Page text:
Michael Moore isn’t known for his accuracy.

The filmmaker who tried to sock it to George W. Bush by way of Fahrenheit 9/11 is back with Fahrenheit 11/9. The numerical change reflects the day Donald Trump was declared victor over Hillary Rodham Clinton, November 9th, 2016.

On Wednesday, MSNBC’s Chris Hayes interviewed Moore to discuss his new project, the trailer for which ends with a photo of President Trump accompanied by a ridiculous voiceover:

“Ladies and gentleman, the last President of the United States.”

Yes — it’s that dumb.

During the sit-down, Hayes asked the propagandist if he really believed Trump might be the final POTUS, and the answer came in the affirmative:

“I think it’s possible, absolutely. I think that we have someone in the White House who has no respect for the rule of law, who dislikes democracy by an incredible degree, which doesn’t make him really any that much different from other billionaires or CEOs, because their businesses are not democracies, they rule by fiat … It’s more dangerous with [Trump] because he has a complete lack of ideology.”

Let me get this straight: Donald Trump hates law; he hates democracy; he believes in rule by fiat; and at the same time, he has no ideology? That philosophy sounds as clearly cemented as Moore’s credo, which is apparently ensconced in an any-and-all-situations indignation against Republicans, following the left-wing rule of perpetual escalation of outrage.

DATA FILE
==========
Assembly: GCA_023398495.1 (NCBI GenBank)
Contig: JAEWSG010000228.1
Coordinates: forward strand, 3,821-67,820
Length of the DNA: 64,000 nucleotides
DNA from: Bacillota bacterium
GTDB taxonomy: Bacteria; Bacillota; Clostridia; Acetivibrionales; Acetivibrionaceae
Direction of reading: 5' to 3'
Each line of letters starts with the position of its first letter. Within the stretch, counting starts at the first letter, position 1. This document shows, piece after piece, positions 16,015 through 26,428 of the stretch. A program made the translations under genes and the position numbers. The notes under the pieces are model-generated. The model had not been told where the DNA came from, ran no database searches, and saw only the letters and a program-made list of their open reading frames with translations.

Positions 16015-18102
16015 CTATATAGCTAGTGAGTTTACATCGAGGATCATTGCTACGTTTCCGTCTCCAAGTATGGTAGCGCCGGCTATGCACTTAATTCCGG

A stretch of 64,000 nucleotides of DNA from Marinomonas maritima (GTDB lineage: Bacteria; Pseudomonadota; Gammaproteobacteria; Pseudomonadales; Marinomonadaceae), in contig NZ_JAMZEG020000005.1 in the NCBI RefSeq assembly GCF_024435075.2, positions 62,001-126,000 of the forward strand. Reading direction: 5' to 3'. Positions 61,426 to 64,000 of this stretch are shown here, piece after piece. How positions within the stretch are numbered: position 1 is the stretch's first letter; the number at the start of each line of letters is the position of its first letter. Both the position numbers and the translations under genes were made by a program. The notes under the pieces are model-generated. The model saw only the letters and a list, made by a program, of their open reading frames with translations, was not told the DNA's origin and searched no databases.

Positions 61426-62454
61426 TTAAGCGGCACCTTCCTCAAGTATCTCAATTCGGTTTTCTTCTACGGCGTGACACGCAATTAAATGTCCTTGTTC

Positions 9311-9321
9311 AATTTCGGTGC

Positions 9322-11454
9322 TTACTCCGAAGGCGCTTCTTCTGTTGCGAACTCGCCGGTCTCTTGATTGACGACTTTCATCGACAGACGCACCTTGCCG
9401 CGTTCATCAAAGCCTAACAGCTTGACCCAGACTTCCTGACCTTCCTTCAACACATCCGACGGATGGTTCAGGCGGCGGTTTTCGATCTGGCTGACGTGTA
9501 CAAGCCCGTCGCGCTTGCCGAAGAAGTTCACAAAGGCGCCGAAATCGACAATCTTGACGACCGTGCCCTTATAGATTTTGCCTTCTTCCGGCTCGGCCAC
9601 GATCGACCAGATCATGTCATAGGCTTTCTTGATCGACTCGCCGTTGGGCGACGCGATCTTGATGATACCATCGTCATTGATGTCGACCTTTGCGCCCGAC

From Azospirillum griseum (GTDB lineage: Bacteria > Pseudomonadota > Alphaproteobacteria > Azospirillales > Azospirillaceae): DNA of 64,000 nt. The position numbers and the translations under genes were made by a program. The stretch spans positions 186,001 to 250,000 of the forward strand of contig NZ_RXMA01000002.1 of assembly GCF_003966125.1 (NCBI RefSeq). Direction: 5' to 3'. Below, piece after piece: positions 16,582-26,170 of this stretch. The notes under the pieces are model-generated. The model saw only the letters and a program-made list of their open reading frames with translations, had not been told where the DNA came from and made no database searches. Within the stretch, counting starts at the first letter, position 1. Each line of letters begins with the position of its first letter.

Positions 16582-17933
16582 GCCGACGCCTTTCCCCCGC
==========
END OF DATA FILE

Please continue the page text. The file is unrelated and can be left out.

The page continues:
Speaking of, Hayes inquired:

“What’s different now? You thought the Bush administration was ushering in the end of democracy. Is it worse now? Is there something novel and distinct about [Trump] compared to the Bush years?”

Michael noted that Bush “believed in something,” even if he was wrong.

The President seems to believe in plenty of things; he regularly tweets them to the world, to the consternation of those on Moore’s side of the aisle. In fact, Michael should know this well, given that he’s heavily battled Donald on the platform. For one of many examples:

Furthermore, the Trump administration’s implementation of policy has been reflective of a remarkably conservative ideology.

To its finer points, what is Michael Moore’s ideology? Is it that of a leftist, as applied to himself? He attacks capitalism — the free-market framework within which one may own one’s own business — as a crusade, even as he owns his own business. He attacks the wealthy, even as he sits on $50 million. He wars against the evils of profit; yet, in 2004, he filed a lawsuit over Fahrenheit 9/11, demanding an additional $2.7 million in profits to be added to his $20 million take.

Donald Trump will not be the last President of the United States. And Fahrenheit 11/9 will most likely not be the last documentary to make Michael Moore’s anti-wealth pockets fatter. But I wish it was — I wish it was the last time he exhibited himself as something he isn’t; I wish it was the last time he presented the facts as something they aren’t. And I wish it was the last time he asserted something as ludicrous as Donald Trump ending America’s system as we know it. A system which, by the way, has made Michael Moore a monumentally rich capitalist. And a Hypocrite, with a capital H.

 

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